Computer scientists and drug dealers have users
Ever since I started working in libraries one thing has troubled me – what do we call the people who use our service? Where I used to work the most common term was Reader, but this for some reason always felt a bit odd and slightly pretentious to me. Working in an academic library I will often refer to them by their status at the University but this causes problems if you want to refer to them as the group as a whole. I don’t like calling them customers as they don’t pay us directly for the service we provide. What else can we call them?
This week I listened to R. David Lankes’ presentation The Librarian Militant, The Librarian Triumphant. At around 19 minutes he has an aside (from which the title of this post is taken) in which he expresses his opinion regarding this question:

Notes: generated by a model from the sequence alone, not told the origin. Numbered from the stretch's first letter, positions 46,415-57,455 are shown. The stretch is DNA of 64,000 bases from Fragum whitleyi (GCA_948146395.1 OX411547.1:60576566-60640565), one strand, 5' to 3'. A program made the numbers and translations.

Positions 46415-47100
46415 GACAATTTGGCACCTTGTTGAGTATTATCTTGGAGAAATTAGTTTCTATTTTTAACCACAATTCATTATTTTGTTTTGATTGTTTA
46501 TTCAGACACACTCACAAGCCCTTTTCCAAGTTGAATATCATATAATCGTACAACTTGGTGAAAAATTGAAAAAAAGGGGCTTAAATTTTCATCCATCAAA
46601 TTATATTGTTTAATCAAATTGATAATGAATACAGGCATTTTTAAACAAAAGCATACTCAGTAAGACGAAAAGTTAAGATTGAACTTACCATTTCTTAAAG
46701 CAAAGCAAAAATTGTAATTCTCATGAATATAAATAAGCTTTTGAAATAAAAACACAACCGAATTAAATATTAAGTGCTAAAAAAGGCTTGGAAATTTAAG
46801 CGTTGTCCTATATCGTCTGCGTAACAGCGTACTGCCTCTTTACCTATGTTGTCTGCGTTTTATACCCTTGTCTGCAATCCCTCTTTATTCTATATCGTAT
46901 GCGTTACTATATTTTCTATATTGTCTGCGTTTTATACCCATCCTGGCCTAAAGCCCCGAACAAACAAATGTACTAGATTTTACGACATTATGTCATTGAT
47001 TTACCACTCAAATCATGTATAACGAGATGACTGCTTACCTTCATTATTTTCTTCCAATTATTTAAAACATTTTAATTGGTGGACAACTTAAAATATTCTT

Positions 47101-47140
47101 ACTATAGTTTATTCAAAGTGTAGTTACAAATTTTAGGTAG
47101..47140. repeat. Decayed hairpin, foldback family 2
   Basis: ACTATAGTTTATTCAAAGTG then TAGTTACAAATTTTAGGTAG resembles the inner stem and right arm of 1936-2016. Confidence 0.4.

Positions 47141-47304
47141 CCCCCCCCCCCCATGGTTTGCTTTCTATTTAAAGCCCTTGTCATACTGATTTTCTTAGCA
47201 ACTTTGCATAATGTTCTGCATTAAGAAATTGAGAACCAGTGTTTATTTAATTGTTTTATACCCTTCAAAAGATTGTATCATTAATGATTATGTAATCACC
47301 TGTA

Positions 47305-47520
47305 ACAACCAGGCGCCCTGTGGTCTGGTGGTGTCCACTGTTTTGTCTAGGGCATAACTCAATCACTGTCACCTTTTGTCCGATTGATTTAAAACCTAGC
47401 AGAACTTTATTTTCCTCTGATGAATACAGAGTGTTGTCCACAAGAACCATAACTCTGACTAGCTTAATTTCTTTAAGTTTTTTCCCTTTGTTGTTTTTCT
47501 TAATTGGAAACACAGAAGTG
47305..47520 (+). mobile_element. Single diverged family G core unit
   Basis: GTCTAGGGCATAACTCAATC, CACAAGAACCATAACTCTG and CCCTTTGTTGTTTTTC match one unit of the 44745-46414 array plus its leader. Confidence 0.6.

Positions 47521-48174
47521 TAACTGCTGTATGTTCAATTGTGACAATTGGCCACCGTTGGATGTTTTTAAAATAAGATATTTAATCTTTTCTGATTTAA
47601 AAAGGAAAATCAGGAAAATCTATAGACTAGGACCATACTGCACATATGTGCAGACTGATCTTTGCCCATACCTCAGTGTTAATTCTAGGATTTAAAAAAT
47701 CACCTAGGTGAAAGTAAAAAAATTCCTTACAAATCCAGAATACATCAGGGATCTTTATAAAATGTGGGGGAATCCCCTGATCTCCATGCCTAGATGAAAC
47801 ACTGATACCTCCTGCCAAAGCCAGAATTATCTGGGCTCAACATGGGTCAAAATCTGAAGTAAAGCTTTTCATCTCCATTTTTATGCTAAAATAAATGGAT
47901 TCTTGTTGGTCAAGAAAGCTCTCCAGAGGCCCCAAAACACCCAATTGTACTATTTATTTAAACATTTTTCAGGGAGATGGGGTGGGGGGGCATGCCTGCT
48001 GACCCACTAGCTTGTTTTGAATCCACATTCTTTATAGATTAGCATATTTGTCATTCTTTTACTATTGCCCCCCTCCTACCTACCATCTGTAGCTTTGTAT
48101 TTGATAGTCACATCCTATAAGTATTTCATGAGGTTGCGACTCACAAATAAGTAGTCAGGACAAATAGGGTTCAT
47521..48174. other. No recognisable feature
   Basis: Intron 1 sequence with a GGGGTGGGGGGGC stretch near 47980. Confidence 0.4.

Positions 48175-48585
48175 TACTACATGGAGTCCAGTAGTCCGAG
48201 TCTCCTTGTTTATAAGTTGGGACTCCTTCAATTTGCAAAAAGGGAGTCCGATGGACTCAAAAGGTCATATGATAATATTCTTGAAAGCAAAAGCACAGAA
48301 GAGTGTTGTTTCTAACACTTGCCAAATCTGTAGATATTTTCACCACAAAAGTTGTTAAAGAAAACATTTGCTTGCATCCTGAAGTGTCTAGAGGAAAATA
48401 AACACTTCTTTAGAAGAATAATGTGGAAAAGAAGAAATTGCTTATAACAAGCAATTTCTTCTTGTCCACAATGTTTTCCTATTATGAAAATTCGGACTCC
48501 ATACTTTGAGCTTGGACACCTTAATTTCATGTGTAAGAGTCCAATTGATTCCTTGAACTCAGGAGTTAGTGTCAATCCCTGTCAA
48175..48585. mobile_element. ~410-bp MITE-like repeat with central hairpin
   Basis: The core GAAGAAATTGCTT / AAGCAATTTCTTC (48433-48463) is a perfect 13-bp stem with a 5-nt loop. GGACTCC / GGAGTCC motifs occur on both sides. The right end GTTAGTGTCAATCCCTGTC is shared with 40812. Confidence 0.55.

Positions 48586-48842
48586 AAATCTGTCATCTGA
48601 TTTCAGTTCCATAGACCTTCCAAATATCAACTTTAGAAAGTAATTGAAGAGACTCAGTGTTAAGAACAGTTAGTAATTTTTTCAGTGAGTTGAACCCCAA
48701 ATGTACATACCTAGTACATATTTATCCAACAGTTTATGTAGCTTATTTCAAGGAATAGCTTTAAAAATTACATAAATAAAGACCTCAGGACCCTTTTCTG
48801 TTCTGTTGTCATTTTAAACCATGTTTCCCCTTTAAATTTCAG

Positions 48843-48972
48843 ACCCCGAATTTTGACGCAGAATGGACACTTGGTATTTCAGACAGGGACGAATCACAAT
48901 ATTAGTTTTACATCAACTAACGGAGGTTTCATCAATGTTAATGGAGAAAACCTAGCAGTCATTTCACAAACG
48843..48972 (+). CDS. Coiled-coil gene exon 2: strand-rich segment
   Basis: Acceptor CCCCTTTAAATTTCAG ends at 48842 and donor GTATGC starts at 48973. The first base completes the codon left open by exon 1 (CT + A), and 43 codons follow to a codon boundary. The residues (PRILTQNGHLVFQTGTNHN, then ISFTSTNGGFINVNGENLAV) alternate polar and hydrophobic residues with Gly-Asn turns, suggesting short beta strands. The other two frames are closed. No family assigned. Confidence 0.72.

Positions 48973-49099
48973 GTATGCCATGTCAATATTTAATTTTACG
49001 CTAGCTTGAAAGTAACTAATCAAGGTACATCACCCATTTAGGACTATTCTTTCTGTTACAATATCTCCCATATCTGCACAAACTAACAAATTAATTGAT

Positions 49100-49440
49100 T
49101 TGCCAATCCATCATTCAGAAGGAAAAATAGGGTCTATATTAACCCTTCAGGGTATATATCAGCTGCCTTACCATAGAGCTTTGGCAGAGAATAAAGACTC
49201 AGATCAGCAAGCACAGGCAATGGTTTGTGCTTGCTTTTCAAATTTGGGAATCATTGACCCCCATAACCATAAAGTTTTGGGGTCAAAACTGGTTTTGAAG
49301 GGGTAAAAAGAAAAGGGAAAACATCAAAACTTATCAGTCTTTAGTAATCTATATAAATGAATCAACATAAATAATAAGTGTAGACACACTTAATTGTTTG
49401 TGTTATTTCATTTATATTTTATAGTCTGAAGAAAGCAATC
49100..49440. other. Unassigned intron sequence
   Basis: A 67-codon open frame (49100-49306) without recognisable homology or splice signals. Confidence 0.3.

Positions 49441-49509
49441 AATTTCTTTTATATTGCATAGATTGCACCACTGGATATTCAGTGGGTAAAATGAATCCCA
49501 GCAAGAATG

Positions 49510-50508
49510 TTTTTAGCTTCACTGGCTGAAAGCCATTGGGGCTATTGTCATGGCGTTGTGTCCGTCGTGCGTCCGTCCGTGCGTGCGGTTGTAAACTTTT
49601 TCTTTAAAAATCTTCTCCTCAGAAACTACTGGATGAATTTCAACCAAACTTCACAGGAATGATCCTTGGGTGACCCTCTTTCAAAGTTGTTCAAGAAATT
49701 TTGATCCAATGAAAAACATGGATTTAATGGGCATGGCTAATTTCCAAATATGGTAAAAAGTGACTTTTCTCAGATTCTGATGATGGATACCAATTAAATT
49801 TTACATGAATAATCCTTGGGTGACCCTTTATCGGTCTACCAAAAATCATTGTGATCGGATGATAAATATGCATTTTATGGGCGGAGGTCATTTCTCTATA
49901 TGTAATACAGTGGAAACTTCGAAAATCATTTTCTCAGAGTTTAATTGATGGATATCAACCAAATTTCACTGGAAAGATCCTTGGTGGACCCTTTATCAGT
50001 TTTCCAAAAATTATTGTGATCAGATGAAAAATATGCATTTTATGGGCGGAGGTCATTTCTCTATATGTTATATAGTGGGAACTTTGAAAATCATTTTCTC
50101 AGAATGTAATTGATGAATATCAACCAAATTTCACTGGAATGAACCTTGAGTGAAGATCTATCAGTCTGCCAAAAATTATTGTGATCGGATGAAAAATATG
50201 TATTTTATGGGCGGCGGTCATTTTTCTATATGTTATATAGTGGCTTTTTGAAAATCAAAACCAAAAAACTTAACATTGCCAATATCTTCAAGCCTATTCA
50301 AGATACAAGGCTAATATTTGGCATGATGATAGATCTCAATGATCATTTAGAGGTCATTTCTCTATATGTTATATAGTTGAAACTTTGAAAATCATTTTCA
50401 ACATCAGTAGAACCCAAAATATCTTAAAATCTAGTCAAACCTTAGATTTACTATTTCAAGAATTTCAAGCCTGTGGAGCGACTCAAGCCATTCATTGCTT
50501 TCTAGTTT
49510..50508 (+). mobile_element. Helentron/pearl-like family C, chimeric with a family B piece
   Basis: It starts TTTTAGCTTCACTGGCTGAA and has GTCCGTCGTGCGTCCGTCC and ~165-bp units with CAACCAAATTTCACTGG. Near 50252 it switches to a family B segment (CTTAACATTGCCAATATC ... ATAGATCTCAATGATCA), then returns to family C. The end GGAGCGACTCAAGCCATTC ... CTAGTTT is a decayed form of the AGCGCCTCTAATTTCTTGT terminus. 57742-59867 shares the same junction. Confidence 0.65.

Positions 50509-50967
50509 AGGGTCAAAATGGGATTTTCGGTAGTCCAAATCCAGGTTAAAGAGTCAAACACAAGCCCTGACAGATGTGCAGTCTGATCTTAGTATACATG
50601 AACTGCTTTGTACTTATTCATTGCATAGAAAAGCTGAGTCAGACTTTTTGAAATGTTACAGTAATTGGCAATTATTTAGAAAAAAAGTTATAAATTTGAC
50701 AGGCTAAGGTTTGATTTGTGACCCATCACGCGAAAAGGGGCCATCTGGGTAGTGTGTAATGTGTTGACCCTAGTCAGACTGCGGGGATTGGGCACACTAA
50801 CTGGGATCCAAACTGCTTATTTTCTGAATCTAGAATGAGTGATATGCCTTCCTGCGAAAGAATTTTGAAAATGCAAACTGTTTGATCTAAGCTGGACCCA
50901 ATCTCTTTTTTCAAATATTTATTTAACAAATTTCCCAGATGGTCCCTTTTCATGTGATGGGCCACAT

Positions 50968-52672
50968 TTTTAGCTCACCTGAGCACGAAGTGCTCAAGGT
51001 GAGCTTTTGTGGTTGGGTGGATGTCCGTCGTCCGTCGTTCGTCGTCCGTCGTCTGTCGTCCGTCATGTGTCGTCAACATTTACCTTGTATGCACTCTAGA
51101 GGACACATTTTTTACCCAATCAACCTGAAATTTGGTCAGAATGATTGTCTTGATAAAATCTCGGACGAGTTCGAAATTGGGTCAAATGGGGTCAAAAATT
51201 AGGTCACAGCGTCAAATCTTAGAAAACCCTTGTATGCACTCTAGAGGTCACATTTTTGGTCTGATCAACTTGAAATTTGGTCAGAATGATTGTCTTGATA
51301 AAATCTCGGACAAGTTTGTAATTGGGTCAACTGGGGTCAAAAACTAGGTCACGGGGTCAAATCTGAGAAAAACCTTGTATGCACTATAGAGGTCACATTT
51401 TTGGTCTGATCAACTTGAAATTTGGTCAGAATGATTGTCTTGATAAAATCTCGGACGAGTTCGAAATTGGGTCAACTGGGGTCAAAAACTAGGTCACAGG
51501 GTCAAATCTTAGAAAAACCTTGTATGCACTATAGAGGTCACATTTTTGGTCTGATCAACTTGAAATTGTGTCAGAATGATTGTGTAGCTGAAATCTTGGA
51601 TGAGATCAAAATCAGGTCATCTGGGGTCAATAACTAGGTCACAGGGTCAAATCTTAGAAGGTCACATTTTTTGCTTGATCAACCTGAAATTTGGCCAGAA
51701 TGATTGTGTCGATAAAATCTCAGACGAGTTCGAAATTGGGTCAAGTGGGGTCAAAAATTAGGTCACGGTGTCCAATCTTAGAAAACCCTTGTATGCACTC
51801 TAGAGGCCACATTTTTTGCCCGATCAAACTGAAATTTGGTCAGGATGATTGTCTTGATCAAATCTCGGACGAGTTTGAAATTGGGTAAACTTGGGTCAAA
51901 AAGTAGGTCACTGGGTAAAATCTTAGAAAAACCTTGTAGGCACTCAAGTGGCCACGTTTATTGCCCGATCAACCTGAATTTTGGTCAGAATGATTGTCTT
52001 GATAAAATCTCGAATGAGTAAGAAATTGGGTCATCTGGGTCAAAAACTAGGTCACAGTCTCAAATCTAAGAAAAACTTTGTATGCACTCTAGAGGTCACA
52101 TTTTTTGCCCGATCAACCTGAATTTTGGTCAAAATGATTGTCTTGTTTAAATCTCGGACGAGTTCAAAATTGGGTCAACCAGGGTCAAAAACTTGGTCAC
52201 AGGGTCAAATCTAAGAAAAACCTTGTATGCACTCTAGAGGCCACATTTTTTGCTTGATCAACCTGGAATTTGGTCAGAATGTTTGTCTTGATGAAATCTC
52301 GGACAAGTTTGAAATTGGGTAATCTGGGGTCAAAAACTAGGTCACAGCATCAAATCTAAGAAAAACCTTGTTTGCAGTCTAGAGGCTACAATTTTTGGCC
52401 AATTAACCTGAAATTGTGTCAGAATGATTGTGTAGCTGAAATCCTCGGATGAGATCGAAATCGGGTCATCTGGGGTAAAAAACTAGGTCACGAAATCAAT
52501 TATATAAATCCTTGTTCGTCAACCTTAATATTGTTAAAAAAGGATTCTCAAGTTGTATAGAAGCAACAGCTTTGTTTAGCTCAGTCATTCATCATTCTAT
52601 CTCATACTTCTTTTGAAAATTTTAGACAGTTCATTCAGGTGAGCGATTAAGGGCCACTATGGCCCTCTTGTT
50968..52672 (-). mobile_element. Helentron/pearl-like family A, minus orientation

By the way I will not use the word patron because we don’t pay them to paint or rather I guess receive money from them to paint. I don’t think they’re customers, I don’t think they’re consumers and god knows they’re not users. Right? Computer scientists and drug dealers have users, we do not. They’re members. If you ask them, and we do this all the time. If you go and ask the people in your library what should we call you? They look at you and go member; I got a card, I pay taxes. It’s a sense of ownership. Why don’t we give them that? They’re members.
So let’s add member to the mix. I like it and I have to say I think for the first time I feel some sense of closure on this question. But I’m interested in what you think… so here’s a question for you, what do you call the people who use your library? Tell me by responding to this poll.
Update (25/11/10): Voting in the poll is now closed. I’ve written up the results in the post What do you call the people who use your library?